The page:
stories

Soya landscapes

Argentina, also known before as the granary of the world, suffers from hunger. Since it started specializing in the production of soy and soy products, its nutritional sovereignty has been in peril. In this South American country, this was launched in 2003 to get Argentina out of the worst economic crisis in the country's history, by making it a supplier of basic raw material.
These immense lands are no longer occupied by gauchos and their cattle, but rather by spewing aircrafts saturated with Glifosates and Endosulfan who travel across the soybean fields that now belong to pools of investors. For the short-term profitability of the hectares, where the soybeans grow in a style known as "Roundup Ready" which involves genetic modifications to increase productivity, de-throning yesterday's smallholder farmers wasn't such a bad thing. Gauchos are no longer necessary for the operation of these extensive lands today, which are built for accommodating tenants. Nowadays, 4x4s suffice for such operations of exploitation, from a financial and administrative standpoint.
Soy culture is voracious and dries the fields in very little time. It causes imbalances in the ecosystem and leads to more deforestation. In many countries, this soy farming methodology is causing dispute and conflict.
Monsanto, an agriculture company known for organizing a military coup in Paraguay in May 2012, announced its investment of 1.67 billion dollars to build a plant for the manufacturing of GMO (genetically modified) seeds in the village of Malvinas Argentina, a suburb of the city of Cordoba. President Cristina Fernandez Kirchner was involved in the New York press conference presenting the project, despite the fact she also filed the first lawsuit in Cordoba in the name of fighting environmental pollution. The lawsuit was filed against two operators and a fumigator.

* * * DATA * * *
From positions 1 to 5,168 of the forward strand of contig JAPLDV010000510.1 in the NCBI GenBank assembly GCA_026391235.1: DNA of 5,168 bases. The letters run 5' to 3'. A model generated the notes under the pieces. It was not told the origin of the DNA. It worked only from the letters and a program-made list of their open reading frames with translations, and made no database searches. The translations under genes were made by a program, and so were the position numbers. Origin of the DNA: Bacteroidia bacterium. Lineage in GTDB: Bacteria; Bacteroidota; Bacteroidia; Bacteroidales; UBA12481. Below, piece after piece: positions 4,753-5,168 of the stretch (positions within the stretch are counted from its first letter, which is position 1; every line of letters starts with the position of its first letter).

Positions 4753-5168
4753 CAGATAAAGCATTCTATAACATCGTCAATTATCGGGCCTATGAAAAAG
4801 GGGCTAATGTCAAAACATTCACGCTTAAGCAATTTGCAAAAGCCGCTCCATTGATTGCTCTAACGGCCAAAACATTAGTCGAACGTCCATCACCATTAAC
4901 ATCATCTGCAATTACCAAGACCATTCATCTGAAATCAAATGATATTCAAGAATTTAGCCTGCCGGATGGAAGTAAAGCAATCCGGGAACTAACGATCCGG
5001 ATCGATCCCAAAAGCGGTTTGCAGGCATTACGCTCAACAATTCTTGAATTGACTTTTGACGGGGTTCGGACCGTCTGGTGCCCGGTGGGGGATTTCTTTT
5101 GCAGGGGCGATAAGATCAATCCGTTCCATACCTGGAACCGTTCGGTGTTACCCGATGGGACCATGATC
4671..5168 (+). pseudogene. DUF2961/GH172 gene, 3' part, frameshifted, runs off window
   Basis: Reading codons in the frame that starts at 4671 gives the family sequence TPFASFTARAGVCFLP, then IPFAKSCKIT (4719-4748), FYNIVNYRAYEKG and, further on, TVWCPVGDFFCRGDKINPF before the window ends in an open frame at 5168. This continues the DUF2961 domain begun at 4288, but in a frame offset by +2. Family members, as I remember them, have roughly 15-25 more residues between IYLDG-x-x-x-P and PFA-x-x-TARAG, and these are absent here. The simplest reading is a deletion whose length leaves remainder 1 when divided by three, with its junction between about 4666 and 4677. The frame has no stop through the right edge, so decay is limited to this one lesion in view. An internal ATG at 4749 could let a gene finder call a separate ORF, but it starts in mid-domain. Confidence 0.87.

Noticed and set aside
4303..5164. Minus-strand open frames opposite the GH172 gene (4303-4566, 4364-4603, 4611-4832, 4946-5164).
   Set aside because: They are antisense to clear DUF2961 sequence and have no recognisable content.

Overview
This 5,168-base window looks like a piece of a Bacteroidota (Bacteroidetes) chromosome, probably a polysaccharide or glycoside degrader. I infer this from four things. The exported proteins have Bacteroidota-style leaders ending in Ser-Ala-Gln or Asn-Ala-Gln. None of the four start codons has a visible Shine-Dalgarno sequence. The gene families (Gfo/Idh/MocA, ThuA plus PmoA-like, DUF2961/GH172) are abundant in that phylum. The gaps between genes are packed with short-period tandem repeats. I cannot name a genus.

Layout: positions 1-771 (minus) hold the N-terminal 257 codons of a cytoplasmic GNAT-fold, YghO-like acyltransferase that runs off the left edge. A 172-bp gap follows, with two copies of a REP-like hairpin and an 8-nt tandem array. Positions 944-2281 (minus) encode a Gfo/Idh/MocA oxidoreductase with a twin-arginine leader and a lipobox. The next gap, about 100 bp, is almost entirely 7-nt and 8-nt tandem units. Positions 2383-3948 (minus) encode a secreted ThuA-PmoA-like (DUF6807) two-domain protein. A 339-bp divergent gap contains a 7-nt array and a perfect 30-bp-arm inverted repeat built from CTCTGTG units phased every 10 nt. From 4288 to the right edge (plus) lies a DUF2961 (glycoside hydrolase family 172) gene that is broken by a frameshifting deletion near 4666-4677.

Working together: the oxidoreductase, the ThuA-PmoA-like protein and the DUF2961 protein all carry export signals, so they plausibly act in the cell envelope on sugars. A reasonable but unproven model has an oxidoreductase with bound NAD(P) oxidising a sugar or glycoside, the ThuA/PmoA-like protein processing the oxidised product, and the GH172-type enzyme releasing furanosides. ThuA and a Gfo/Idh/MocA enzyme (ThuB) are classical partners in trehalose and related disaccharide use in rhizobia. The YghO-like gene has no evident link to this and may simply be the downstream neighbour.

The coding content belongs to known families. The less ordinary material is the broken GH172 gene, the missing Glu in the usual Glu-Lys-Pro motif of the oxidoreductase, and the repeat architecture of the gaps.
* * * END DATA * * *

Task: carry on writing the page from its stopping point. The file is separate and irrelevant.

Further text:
002_pon0506331.jpg

Soya harvest in Nueve de Julio. This area used to be of cattle industry before the arrival of soya in the 90's

002_pon0506331.jpg
004_pon0519548.jpg

Rural society in Lobos.

004_pon0519548.jpg
005_pon0523504.jpg

Water tank with can of chemical products for the culture of OGM Soya.

005_pon0523504.jpg
006_pon0513128.jpg

Portrait of Fabian Tomassi in his home. He is 48 years old. He works preparing the chemical products to make the spraying with the airplanes.

006_pon0513128.jpg
008_pon0418708.jpg

Ituzaingo neighborhoods in the city of Cordoba.

008_pon0418708.jpg
009_pon0484194.jpg

Anisacate. In September of 2013, the province of Cordoba has suffer the worst fire in the history of this area.

009_pon0484194.jpg
013_pon0485424.jpg

View of the field where Monsanto company begin with the project of a massive GMO plant.

013_pon0485424.jpg
014_pon0523503.jpg

View of the field where Monsanto company begin with the project of a massive GMO plant.

014_pon0523503.jpg
017_pon0484220.jpg

Smoke from fires covers Cordoba. In September 2013, the province suffered the worst fires in history. It is often said to explain the economic power of the province of Cordoba which the city is built with bricks of soybeans.... (+)

017_pon0484220.jpg
018_pon0418694.jpg

Ocular inspection in Ituzaingo neighbourhoods. This judgment against two rural producers who used agrochemicals in theirs fields is the first in South-America.

018_pon0418694.jpg
019_pon0523506.jpg

Soya fields around a cemetery in Basavilbaso.

019_pon0523506.jpg
015_pon0523367.jpg

Specimen of a soybean plant in the stand of the ministry of agriculture in official fair Tecnopolis. Argentina is dealing the new seed law with more control over patents.

015_pon0523367.jpg